Not only do diets 'not work', they are detrimental for teens' health



We have long known that diets 'don't work'. That is, a short-term quick-fix attempt to lose weight by dieting is not only not an effective way to lose weight and keep it off (the weight just comes back on after the 'diet' ends) but it also contributes to an unhealthy relationship with food, worsened mood, and lower self esteem. As evidenced by a new study out this week, this is especially the case for teens whose parents nudge them to 'diet'. The study showed these teens have higher weight, more dieting and binge behaviors, lower self esteem and body satisfaction, and higher depression as adults. While most parents are very well meaning in trying to help their kids achieve a healthy weight, 'dieting' is not the answer. Here's what is:


1) Model healthy habits. If you want your kids to be healthy, make a concerted effort to 'be the change you want to see.' That is, get enough sleep, eat a lot of fruits and vegetables, find time to be active, avoid spending too much time on your phone or other 'screens.' Show your kids how you deal with stress in productive ways. What you do is much more powerful than anything you say.


2) Eat family meals. Eating meals together is one of the strongest predictors of child and teen health. Families that eat together have better overall nutrition, stronger relationships, and teens who are less likely to engage in risky behaviors. As often as you can, eat together, ideally home-cooked meals that include some healthy protein, whole grains, and the plate half filled with fruits and vegetables. Show your kids how you enjoy eating a balanced meal, but don't force or prod them to clean their plate or eat their vegetables. This usually is counterproductive and makes mealtimes stressful.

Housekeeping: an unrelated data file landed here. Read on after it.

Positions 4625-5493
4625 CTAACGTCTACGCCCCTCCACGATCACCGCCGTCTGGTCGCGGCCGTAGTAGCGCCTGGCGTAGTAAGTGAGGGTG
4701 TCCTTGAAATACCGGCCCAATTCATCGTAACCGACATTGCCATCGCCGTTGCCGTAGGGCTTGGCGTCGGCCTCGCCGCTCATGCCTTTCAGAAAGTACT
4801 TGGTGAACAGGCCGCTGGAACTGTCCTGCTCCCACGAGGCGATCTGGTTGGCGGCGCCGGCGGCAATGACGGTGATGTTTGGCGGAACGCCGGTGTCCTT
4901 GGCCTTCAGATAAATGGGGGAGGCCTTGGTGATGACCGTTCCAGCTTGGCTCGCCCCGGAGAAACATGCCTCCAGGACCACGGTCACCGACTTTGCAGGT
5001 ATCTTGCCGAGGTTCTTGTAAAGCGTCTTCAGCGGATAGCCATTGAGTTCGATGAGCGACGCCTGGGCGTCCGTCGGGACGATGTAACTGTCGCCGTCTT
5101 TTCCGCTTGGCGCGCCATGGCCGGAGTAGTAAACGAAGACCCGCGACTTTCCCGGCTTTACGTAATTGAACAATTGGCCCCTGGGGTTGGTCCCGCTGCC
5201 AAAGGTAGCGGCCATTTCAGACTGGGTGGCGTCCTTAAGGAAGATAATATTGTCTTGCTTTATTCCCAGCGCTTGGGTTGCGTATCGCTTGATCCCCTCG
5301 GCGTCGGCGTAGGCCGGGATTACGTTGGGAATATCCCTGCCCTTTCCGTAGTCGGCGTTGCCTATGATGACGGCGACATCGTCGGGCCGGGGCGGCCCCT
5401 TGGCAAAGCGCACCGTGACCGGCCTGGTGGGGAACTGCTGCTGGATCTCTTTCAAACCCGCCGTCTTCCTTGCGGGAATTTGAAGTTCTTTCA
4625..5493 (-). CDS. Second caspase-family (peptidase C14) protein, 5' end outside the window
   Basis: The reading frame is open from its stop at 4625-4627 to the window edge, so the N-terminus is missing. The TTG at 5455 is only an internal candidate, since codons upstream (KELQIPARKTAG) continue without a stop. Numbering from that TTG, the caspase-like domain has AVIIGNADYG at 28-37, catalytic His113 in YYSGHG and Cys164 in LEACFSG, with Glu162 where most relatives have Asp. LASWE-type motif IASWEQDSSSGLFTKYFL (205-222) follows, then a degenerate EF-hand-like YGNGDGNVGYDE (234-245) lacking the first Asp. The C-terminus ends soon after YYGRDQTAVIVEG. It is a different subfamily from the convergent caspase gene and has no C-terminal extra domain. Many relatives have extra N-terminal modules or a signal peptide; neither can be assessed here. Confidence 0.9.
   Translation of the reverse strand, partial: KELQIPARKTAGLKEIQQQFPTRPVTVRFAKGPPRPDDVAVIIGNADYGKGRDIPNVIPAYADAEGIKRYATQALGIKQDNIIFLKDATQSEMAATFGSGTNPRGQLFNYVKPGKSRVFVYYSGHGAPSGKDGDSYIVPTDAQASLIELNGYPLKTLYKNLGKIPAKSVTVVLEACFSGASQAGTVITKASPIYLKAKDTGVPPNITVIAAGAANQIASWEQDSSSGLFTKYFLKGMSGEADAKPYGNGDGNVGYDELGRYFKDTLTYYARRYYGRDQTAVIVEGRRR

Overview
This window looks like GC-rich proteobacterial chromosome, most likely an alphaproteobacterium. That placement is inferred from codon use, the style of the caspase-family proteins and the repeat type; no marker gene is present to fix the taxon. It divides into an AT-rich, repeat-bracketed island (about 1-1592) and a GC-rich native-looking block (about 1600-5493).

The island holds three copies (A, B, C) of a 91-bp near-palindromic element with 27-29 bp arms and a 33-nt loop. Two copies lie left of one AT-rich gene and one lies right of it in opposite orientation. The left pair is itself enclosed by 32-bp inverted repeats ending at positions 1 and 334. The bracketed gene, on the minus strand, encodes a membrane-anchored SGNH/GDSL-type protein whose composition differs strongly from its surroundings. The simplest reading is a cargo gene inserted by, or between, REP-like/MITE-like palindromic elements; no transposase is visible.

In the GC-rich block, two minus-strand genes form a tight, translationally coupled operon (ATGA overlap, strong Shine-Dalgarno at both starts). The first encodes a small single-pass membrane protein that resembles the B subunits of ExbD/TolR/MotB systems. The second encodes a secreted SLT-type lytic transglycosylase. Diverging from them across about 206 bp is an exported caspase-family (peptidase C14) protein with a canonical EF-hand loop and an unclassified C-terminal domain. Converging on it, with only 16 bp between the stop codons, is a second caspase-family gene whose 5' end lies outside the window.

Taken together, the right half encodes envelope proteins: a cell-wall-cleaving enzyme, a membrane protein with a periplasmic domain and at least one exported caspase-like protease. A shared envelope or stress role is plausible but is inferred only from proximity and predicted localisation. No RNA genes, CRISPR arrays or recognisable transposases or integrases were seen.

3) Focus on health, not weight. Health and health habits are far more important than any number on a scale. While it is true that increased weight can be associated with some health risks, it isn't always and trying to 'lose weight' is generally not helpful. Help kids focus on health by showing how healthy habits like being active every day or coping with stress by taking deep mindful breaths improves mental and physical health. Avoid remarking on a child's (or your own) weight or body size. Instead pay lots of compliments to both your kids and yourself.


4) Drink water. Model healthy hydration by drinking mostly water and other unsweet drinks like tea or milk, rather than sweet drinks like sodas, juices, sports drinks, or heavily-sweetened coffees. A lot of research suggests this might be one of the most impactful changes for overall health a family can make.


What positive steps have you taken to help your family be healthy, both in mind and body? I would love to hear from you.

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